Abstract: Ecological niche models are useful tools to infer potential spatial and temporal distributions in vector species and to measure epidemiological risk for infectious diseases such as the Leishmaniases. The ecological niche of 28 North and Central American sand fly species, including those with epidemiological relevance, can be used to analyze the vector's ecology and its association with transmission risk, and plan integrated regional vector surveillance and control programs. In this study, we model the environmental requirements of the principal North and Central American phlebotomine species and analyze three niche characteristics over future climate change scenarios: i) potential change in niche breadth, ii) direction and magnitude of niche centroid shifts, iii) shifts in elevation range. Niche identity between confirmed or incriminated Leishmania vector sand flies in Mexico, and human cases were analyzed. Niche models were constructed using sand fly occurrence datapoints from Canada, USA, Mexico, Guatemala and Belize. Nine non-correlated bioclimatic and four topographic data layers were used as niche components using GARP in OpenModeller. Both B2 and A2 climate change scenarios were used with two general circulation models for each scenario (CSIRO and HadCM3), for 2020, 2050 and 2080. There was an increase in niche breadth to 2080 in both scenarios for all species with the exception of Lutzomyia vexator. The principal direction of niche centroid displacement was to the northwest (64%), while the elevation range decreased greatest for tropical, and least for broad-range species. Lutzomyia cruciata is the only epidemiologically important species with high niche identity with that of Leishmania spp. in Mexico. Continued landscape modification in future climate change will provide an increased opportunity for the geographic expansion of NCA sand flys' ENM and human exposure to vectors of Leishmaniases.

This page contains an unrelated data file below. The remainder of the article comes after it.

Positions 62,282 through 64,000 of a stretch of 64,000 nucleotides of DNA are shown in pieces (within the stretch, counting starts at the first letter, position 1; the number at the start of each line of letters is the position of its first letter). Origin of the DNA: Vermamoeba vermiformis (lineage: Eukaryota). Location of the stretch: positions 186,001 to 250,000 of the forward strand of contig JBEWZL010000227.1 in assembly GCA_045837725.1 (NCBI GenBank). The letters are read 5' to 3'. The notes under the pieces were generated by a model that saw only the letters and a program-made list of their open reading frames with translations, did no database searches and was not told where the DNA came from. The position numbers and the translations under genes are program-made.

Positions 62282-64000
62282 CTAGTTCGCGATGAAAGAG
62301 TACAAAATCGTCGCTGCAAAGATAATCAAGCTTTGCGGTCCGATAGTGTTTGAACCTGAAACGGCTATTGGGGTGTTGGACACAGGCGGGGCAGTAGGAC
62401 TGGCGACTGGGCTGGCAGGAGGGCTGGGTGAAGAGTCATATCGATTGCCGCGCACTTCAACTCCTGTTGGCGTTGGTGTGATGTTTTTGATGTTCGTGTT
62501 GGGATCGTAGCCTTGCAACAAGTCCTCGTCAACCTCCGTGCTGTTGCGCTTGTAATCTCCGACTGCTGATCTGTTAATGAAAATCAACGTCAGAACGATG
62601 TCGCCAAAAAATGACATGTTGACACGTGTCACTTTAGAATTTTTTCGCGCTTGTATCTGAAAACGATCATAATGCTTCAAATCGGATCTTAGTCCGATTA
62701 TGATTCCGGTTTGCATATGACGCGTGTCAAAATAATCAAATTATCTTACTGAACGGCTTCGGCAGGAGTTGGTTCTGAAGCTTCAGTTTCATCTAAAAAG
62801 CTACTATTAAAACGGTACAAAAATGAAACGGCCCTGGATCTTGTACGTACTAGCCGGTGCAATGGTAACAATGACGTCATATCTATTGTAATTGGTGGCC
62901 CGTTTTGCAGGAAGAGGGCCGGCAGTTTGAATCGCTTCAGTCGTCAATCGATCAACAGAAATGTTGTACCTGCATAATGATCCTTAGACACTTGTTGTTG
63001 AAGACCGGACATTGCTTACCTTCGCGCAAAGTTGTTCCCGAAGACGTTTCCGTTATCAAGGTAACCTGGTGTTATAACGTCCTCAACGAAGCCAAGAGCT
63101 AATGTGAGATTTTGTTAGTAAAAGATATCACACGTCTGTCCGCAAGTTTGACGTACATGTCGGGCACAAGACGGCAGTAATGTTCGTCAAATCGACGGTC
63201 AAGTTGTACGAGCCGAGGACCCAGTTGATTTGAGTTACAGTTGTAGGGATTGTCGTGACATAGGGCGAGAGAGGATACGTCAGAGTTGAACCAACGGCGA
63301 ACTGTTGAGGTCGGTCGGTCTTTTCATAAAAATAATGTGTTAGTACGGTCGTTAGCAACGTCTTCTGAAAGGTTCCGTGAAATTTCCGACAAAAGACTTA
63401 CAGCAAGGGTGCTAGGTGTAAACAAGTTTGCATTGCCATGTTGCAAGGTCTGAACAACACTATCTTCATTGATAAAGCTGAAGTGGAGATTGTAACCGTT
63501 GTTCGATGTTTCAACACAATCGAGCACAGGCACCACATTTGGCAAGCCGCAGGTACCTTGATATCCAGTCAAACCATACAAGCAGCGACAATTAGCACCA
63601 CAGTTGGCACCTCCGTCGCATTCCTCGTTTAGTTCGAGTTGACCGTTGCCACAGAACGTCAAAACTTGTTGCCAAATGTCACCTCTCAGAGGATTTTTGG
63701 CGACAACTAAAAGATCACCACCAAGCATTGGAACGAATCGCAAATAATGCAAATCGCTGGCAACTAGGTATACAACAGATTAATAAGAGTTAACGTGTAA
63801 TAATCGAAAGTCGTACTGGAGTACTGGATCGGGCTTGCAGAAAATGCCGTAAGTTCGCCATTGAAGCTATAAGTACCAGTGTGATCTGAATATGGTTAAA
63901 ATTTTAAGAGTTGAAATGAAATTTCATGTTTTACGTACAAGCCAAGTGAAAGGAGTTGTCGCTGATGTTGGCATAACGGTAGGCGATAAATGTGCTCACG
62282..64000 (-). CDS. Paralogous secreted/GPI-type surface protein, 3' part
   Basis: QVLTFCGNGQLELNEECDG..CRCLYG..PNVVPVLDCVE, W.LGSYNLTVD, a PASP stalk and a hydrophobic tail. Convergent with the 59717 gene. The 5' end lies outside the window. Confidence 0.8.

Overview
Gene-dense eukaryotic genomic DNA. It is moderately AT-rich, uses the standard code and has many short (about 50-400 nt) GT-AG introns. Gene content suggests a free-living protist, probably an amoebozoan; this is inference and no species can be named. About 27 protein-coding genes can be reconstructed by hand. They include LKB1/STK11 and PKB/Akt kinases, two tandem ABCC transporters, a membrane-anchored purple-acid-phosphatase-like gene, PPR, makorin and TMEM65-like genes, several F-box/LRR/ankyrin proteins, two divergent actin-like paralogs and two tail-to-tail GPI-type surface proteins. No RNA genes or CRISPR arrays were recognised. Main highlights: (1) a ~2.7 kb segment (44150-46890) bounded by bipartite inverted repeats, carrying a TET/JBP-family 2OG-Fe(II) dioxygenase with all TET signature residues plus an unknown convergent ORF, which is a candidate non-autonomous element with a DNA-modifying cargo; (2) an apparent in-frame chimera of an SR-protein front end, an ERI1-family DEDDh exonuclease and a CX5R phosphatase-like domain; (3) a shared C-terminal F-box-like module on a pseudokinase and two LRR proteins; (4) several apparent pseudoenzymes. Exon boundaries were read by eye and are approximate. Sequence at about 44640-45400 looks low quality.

Opportunity Cost for Early Treatment of Chagas Disease in Mexico
Janine M. Ramsey,Miguel Elizondo-Cano,Gilberto Sanchez-González,Adriana Pe?a-Nieves,Alejandro Figueroa-Lara
PLOS Neglected Tropical Diseases , 2014, DOI: 10.1371/journal.pntd.0002776